Amid the carnage of a civil war, especially one that erupts during the death-haunted Middle Ages, an extra cadaver might not mean very much. But it means something to Brother Cadfael, a Shropshire monk who mixes herbs, dabbles in the amorous complications of noble young folk, and solves the occasional murder mystery. Following a victorious siege at Shrewsbury against forces loyal to the Empress Maud, King Stephen orders the hanging of all who had resisted him during that battle. He then charges Cadfael with tending to the dead. But the diligent friar, expecting to find 94 bodies to inter, discovers a 95th corpse among the slain warriors. Who is it (or who was it), and how did he come to die?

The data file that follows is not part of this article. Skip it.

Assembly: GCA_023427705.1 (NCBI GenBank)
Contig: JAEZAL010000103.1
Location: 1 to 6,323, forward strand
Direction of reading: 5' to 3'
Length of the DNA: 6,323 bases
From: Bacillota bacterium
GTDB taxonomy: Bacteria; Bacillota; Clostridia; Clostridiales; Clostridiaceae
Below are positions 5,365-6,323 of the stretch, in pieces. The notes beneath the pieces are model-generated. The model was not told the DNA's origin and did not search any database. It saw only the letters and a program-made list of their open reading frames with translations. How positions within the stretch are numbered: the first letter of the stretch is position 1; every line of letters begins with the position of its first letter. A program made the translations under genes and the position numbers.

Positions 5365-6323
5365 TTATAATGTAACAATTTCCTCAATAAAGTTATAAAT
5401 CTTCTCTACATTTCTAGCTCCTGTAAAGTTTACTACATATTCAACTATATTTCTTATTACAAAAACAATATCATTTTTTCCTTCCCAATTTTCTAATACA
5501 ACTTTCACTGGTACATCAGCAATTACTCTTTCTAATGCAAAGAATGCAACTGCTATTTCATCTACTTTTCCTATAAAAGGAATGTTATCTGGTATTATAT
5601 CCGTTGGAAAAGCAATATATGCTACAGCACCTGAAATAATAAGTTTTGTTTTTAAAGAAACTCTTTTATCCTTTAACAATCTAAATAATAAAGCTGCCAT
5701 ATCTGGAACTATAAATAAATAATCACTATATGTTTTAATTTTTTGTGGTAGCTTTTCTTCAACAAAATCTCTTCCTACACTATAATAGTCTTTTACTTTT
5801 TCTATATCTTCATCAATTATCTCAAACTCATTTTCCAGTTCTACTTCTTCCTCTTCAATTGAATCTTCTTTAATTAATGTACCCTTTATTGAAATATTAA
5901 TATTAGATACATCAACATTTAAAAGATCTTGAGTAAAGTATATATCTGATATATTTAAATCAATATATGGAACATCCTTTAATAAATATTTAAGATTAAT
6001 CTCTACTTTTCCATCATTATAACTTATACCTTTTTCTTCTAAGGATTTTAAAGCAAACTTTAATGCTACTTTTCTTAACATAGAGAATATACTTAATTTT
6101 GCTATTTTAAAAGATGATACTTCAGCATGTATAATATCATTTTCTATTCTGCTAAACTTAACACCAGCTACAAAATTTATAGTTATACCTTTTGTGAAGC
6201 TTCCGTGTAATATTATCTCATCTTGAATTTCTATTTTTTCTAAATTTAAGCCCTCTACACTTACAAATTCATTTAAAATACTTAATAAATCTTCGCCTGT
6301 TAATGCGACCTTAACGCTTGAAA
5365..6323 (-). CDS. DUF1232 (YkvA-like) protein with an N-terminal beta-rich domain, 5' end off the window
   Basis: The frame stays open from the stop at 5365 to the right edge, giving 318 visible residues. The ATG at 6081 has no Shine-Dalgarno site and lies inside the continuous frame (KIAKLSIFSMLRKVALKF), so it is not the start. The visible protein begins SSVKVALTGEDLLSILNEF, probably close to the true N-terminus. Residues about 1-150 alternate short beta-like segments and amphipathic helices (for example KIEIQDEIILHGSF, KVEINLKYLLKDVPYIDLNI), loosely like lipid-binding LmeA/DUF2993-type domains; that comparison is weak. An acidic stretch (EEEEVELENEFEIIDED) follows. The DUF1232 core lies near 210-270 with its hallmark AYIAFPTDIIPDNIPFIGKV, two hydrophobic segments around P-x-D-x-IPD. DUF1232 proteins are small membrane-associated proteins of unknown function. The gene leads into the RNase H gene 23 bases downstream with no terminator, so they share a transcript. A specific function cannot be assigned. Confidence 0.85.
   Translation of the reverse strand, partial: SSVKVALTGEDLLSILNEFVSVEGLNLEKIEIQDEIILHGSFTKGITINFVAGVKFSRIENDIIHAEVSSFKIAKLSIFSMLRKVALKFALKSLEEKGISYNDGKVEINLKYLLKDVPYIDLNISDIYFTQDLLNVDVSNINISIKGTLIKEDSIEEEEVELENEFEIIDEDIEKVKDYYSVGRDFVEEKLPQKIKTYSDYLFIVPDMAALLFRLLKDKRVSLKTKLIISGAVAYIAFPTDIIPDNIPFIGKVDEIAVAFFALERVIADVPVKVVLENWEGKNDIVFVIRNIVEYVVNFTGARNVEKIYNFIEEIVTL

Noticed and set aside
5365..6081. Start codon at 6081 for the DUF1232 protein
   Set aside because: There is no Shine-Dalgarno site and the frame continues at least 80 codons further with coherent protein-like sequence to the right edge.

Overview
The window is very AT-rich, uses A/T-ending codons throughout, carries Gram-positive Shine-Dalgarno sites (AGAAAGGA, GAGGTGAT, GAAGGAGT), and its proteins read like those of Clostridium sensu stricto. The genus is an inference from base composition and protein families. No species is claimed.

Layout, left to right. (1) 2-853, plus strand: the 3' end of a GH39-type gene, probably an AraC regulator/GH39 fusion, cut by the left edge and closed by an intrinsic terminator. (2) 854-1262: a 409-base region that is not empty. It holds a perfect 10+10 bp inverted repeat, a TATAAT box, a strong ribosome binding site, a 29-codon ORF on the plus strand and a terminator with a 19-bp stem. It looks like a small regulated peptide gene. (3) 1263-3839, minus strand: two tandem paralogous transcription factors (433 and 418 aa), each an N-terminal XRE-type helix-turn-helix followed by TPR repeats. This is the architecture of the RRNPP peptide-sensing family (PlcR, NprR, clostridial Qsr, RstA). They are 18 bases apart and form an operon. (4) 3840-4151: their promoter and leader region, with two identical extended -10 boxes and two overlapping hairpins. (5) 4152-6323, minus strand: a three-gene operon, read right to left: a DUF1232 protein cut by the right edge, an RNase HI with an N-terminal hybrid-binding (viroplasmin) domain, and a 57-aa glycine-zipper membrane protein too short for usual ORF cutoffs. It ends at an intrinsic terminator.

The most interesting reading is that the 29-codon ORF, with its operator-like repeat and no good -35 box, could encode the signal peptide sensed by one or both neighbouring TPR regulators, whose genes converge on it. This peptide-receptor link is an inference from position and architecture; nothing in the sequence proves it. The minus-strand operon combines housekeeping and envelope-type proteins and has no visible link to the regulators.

It’s a neat premise, one that sets the stage for some sharp detective work by Cadfael. With a rigor that seems post-medieval (even as it reveals glimpses of how life was lived in the England of 1138), Cadfael establishes how and why the squire Nicholas Faintree succumbed not to the king’s justice, but rather to a murderer’s greedy passion. Alas, Peters devotes only a small portion of her tale to detection, and instead fills much of it with the routine stuff of historical romance: stolen treasure, mistaken identities, a knightly duel, a case of temporarily star-crossed love. The tapestry that she weaves out of such material, though rich in color, delivers relatively threadbare satisfaction. What truly captures one’s imagination is that shrewd and likable monk, with his knack for discerning the proverbial figure in the carpet.